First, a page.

For collectors of a certain age there is something oddly comforting about junk wax cards. Far too many were printed, they’re littered with quasi-errors and print issues, and “rare” chase cards are numbered in the thousands. However, they are also full of players who are now in their respective halls of fame, the cards are necessary parts of many PSA Set Registries and a $5 or $10 investment can still bring hours of enjoyment. Not a bad deal. Here is the latest installment in the PSA Blog series called Diamonds in the Junk, where we crack some junk wax, review the results, relate them to the hobby today and have fun along the way. Today I review 1990 Bowman Hockey.
Let me begin by stating that this is the first hockey box I have ever opened… in my entire life. Growing up in Southern California when I did, I didn’t have a lot of exposure to hockey. Still, I am always up for learning something new, and how can you go wrong with cards?
After bursting back onto the trading card scene with their oversized baseball cards in 1989, Bowman produced standard-sized baseball and hockey cards in 1990. The passing of time has determined both releases to be overproduced “junk wax” cards, but in their heyday of the card-crazed early 1990s, they generated interest from collectors simply by their existence.
Like their hardball counterparts, 1990 Bowman Hockey has a simple design that consists of a multi-colored border surrounding a large action image. Team and player names are printed into the bottom border while the Bowman logo sits near the top-left corner. There are 264 cards in the set, which includes three errors, two of which are uncorrected. There are some high-caliber rookie cards in this set, most notably Jeremy Roenick, Alexander Mogilny, Mark Recchi, Mike Modano, Ed Belfour, and Mike Richter, though none have great value due to overproduction.
Ultimately, I will give this box a positive review if for no other reason than the packs contained bubble gum. Granted it was 29 years old and I didn’t attempt to chew it, but there is something comforting about opening a pack and finding a slab of gum stuck to the bottom card. Yes, the cards had wax stains and bubble gum dust, but I didn’t care as the experience was excellent.
For such an inexpensive set, I found these cards to be rather attractive, and somewhat reminiscent of 1953 Bowman Baseball. Most of the images used were bland. Some were goofy mug shots and there was a lot of random skating without much action. However, I did think that the majority of the goalie cards were pretty cool. Maybe it was just the added equipment that was shown, but I generally liked them better than the field players.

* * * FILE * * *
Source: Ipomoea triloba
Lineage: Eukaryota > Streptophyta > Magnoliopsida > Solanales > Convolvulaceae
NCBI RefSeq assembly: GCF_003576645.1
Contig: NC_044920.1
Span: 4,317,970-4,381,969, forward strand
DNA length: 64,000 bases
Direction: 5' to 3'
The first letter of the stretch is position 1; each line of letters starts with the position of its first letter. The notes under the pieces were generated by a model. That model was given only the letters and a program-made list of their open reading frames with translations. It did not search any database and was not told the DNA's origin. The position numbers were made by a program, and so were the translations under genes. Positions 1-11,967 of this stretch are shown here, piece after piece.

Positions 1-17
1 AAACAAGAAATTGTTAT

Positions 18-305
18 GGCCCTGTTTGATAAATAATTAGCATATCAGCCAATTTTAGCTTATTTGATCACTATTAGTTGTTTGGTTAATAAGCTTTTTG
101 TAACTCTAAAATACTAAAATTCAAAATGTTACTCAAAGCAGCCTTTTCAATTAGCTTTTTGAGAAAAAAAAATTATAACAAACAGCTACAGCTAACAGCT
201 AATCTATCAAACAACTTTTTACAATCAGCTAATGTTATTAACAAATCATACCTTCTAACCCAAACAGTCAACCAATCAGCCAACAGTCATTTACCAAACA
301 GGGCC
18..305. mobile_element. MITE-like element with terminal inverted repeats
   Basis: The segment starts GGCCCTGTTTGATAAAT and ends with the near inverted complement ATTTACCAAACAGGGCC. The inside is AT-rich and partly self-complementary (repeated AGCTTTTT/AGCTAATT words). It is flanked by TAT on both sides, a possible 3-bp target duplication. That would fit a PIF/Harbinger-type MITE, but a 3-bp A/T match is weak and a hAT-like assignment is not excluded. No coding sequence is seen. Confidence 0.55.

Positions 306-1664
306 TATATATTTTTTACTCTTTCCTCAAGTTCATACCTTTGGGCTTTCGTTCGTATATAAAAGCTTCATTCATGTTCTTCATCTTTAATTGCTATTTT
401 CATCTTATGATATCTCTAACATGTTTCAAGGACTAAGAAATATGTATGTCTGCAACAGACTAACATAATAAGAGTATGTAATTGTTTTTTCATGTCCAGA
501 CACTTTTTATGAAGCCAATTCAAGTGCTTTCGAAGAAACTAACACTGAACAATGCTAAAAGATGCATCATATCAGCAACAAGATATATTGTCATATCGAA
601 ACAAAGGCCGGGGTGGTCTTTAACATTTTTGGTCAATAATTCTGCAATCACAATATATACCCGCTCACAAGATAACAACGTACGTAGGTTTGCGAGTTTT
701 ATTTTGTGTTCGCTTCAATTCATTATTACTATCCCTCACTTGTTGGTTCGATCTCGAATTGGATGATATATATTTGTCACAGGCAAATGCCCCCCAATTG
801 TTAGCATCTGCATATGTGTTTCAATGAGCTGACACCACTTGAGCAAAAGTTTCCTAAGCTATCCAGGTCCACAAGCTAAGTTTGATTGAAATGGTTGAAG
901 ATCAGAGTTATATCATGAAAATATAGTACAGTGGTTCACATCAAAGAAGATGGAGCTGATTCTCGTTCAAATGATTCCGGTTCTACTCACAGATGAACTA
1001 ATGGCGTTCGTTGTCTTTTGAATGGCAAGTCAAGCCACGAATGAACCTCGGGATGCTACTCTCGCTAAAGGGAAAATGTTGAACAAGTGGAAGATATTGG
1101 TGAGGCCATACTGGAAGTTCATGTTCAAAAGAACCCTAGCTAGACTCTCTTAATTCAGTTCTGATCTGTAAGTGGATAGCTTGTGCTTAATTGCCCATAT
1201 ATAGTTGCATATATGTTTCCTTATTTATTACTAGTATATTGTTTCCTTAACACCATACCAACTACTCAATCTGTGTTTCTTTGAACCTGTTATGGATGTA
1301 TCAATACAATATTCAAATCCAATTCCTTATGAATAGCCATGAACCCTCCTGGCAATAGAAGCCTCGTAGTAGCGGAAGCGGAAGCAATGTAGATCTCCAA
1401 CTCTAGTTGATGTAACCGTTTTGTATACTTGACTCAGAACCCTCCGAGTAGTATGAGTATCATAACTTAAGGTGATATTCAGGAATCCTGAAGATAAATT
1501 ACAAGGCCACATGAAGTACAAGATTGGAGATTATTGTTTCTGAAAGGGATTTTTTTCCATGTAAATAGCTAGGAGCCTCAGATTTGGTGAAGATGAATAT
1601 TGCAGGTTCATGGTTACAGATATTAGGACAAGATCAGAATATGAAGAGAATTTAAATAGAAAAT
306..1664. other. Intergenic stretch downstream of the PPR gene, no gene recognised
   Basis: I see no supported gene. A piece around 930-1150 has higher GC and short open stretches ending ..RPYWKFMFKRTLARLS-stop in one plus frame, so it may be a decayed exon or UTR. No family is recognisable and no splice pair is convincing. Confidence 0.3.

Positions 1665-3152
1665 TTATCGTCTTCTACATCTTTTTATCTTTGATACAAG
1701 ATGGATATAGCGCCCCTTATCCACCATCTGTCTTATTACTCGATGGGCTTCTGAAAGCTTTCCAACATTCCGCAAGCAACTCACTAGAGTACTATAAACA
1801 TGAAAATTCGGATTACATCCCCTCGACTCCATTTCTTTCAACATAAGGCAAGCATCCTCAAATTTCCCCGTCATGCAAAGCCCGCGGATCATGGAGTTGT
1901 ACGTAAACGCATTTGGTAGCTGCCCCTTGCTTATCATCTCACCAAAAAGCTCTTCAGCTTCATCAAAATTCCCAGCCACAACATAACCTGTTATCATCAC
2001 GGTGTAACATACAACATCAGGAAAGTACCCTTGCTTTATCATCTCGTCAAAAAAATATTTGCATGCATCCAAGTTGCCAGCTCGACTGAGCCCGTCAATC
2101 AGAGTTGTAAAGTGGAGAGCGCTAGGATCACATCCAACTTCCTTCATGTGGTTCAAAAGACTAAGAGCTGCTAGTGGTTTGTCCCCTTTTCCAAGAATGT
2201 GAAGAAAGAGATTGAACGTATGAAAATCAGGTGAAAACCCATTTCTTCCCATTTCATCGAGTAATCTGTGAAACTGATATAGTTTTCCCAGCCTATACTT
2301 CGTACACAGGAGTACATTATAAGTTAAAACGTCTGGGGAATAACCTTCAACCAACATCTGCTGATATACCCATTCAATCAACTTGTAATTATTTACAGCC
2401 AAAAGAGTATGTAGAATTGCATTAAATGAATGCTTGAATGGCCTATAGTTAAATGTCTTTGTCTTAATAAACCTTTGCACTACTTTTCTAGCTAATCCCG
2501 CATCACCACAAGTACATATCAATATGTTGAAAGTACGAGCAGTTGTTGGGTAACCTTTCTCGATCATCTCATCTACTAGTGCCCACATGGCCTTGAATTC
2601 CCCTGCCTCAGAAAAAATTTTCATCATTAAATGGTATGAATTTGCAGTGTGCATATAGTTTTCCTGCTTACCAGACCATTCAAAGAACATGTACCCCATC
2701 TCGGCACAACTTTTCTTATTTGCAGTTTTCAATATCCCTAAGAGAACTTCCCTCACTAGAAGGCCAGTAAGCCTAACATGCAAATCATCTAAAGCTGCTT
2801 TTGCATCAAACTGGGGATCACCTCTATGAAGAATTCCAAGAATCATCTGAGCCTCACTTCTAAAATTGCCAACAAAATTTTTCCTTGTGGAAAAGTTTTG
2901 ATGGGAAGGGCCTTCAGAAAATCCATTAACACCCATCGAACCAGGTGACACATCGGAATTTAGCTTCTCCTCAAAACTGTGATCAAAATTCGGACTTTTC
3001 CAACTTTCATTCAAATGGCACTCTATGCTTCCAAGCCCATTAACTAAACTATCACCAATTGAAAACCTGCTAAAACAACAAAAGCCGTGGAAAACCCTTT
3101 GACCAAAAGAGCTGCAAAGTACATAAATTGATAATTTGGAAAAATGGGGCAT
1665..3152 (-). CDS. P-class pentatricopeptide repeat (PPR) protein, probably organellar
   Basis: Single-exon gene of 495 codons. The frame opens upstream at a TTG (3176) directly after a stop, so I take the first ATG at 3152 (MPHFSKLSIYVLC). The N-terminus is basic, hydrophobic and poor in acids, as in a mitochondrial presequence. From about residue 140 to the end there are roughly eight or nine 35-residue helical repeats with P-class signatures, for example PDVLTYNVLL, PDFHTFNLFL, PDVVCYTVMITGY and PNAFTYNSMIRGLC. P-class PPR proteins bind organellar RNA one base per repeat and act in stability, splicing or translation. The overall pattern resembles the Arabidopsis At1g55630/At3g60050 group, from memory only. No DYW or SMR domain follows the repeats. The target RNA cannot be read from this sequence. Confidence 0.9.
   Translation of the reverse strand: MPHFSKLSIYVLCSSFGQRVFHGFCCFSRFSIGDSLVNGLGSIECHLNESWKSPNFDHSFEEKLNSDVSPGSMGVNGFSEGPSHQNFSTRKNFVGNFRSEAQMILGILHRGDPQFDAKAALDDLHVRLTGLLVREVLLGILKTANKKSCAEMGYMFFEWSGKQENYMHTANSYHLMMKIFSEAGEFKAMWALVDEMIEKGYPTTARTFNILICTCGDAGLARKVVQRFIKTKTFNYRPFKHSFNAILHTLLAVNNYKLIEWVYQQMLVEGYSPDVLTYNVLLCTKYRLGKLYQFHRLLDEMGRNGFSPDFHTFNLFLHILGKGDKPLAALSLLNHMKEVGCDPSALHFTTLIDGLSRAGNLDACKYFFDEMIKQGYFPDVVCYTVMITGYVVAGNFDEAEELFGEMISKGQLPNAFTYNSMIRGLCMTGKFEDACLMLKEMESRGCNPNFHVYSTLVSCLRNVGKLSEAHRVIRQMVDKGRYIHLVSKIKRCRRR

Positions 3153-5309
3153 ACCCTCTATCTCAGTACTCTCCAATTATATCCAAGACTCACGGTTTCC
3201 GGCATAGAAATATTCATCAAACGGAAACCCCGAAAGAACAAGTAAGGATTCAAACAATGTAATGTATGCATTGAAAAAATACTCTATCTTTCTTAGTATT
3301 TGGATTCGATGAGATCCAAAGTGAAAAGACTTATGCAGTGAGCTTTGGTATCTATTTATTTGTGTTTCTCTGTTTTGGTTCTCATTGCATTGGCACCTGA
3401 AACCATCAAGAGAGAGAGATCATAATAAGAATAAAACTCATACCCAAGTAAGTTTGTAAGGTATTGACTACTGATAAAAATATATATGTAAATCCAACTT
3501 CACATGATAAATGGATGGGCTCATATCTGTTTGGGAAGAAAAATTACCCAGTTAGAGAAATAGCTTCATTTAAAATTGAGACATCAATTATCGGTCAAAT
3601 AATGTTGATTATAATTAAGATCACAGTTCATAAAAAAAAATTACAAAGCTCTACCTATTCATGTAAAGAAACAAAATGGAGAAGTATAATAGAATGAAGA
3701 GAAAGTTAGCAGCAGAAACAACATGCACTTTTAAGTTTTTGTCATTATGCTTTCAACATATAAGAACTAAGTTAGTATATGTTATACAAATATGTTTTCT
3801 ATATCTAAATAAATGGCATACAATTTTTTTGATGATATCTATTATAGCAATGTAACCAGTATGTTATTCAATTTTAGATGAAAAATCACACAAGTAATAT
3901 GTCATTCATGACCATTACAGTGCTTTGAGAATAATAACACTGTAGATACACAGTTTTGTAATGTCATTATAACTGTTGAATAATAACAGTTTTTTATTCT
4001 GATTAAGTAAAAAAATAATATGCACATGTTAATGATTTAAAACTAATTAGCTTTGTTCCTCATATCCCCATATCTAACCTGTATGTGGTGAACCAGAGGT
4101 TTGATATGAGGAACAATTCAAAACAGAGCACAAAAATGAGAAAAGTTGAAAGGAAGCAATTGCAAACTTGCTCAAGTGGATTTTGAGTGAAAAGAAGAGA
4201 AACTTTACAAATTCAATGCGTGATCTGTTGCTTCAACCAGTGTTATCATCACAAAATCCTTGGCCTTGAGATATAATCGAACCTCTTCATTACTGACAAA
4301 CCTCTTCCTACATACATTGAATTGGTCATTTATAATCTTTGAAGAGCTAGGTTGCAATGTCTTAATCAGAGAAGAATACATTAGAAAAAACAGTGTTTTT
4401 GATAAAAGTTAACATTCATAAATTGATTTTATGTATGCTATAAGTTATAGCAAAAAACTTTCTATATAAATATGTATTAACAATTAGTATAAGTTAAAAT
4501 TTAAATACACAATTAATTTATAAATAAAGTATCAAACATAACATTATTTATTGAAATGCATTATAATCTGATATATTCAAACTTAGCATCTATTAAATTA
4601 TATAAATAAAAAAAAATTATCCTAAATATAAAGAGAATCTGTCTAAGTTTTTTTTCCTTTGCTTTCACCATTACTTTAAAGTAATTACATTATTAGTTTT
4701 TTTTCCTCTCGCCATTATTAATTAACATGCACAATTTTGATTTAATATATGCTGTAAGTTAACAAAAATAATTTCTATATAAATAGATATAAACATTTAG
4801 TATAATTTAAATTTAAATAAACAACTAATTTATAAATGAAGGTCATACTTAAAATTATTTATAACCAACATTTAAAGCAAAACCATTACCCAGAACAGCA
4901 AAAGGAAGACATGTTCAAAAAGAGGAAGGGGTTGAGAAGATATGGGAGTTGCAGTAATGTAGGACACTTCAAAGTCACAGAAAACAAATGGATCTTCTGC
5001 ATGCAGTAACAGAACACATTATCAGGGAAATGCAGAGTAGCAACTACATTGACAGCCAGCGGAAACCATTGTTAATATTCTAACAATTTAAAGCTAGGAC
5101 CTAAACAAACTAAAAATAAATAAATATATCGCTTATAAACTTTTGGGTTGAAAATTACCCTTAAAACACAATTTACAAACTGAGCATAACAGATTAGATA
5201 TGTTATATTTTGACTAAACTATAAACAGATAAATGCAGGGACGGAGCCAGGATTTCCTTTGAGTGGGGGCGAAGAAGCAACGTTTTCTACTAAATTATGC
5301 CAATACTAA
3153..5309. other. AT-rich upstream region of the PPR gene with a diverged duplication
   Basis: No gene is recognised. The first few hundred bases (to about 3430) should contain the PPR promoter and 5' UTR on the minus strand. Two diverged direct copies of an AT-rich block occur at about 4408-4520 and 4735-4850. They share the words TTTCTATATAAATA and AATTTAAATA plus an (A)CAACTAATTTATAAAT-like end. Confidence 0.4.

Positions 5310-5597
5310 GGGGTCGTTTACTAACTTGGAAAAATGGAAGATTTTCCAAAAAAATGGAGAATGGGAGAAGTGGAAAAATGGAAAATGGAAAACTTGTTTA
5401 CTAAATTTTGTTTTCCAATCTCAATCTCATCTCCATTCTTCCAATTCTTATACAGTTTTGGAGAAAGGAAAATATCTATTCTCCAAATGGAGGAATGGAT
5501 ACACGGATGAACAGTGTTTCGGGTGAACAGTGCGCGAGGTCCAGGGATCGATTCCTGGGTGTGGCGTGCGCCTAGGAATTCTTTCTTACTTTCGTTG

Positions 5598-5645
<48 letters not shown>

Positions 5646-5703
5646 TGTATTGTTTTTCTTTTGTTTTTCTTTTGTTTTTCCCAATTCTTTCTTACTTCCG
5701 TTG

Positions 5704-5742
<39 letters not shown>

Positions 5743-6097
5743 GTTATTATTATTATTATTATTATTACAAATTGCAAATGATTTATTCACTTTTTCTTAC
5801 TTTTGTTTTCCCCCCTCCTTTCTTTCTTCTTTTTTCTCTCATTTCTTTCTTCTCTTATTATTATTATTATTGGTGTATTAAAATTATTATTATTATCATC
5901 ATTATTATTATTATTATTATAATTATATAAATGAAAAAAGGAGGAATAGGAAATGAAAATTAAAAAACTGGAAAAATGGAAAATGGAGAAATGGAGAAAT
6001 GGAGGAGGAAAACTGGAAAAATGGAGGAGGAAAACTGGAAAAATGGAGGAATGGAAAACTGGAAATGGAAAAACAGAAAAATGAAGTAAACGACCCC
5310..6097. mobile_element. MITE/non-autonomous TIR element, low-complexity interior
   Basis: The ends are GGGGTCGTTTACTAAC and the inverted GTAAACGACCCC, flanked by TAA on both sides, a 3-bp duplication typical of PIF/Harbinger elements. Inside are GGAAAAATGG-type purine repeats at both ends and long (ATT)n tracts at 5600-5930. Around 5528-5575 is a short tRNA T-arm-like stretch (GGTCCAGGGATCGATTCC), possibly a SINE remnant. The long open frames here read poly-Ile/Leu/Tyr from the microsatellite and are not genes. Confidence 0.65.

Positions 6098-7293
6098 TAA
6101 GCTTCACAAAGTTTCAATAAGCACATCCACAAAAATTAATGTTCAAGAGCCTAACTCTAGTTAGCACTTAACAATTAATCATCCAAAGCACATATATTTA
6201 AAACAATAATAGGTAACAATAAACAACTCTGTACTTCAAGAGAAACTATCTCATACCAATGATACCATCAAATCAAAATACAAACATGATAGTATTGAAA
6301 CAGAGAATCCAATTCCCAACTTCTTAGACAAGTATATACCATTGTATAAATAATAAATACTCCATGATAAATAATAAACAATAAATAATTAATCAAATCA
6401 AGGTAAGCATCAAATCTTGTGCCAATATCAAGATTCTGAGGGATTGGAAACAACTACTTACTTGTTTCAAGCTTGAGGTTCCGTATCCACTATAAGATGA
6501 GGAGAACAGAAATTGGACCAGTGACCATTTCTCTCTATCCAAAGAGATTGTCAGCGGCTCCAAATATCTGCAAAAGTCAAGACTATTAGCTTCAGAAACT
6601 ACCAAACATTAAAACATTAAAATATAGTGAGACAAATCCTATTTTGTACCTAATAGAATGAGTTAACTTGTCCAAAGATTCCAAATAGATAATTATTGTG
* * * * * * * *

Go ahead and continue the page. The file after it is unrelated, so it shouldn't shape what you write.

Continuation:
Each pack contains a card from the 22-piece Hat Tricks insert set that represents the players that scored hat tricks during the 1989-1990 season. The cards are similar, though not identical, to the base set, and have a glossy finish and white card stock that is reminiscent of Topps and Bowman Tiffany sets. I got one complete set and a handful of doubles from the 36-pack box.
There are three error cards in this set, only one of which was corrected. The Brian Leetch card (#215) can be found with and without the “L” in his last name on the card front. The Al Secord card (#12) actually shows Duante Sutter, and the same image of Chris Chelios can be found on both the Chelios (#42) and Petr Svoboda (#46) cards. My box appeared to be a corrected issue and I pulled the properly-spelled Leetch, though I did also get the Secord and Svoboda cards.
This was fun. As I said earlier, hockey was pretty much new ground for me, so I went in with no preconceived notions. The positives that I found in this box include the aforementioned gum, real cardboard cards (nothing shiny), some interesting images and the necessity to do a bit of research to better understand what I was opening. Among the negatives, I would say, are that there is nothing in particular to chase in these packs, a lot of bland and slightly unfocused images and a color scheme on card backs that strained my eyes.
My lack of hockey knowledge certainly hindered my appreciation for these cards and, in good conscience, I cannot knock the cards for my ignorance. Hockey seems a lot like my beloved lacrosse (especially box), and I believe that I would appreciate it much more if I simply understood the sport better. Still, the general lack of excitement that is produced by this particular set dropped my interest somewhat. I particularly enjoy cards that draw me in and make me want to learn something new, hunt for something special, or dazzle in appearance. Unfortunately, 1990 Bowman Hockey really did none of these. Still, when $5 gets you a bunch of decades-old gum, some cool goalie cards and an opportunity to rip some packs, it can’t be all bad.
THE DIAMOND IN THE JUNK: #199 Mark Messier